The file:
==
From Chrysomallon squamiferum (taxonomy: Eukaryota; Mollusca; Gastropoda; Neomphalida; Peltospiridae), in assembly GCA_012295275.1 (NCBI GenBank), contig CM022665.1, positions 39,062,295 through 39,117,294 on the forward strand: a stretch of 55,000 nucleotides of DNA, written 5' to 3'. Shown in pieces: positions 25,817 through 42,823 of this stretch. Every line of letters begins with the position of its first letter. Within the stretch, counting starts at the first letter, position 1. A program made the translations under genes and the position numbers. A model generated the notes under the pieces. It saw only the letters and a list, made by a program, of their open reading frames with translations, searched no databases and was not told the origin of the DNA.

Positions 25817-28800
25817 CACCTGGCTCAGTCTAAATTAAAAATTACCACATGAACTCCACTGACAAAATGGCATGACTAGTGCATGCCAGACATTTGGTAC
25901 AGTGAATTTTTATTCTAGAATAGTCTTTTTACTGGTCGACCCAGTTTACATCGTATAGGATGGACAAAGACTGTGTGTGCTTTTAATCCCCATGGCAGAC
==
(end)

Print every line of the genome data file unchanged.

From Chrysomallon squamiferum (taxonomy: Eukaryota; Mollusca; Gastropoda; Neomphalida; Peltospiridae), in assembly GCA_012295275.1 (NCBI GenBank), contig CM022665.1, positions 39,062,295 through 39,117,294 on the forward strand: a stretch of 55,000 nucleotides of DNA, written 5' to 3'. Shown in pieces: positions 25,817 through 42,823 of this stretch. Every line of letters begins with the position of its first letter. Within the stretch, counting starts at the first letter, position 1. A program made the translations under genes and the position numbers. A model generated the notes under the pieces. It saw only the letters and a list, made by a program, of their open reading frames with translations, searched no databases and was not told the origin of the DNA.

Positions 25817-28800
25817 CACCTGGCTCAGTCTAAATTAAAAATTACCACATGAACTCCACTGACAAAATGGCATGACTAGTGCATGCCAGACATTTGGTAC
25901 AGTGAATTTTTATTCTAGAATAGTCTTTTTACTGGTCGACCCAGTTTACATCGTATAGGATGGACAAAGACTGTGTGTGCTTTTAATCCCCATGGCAGAC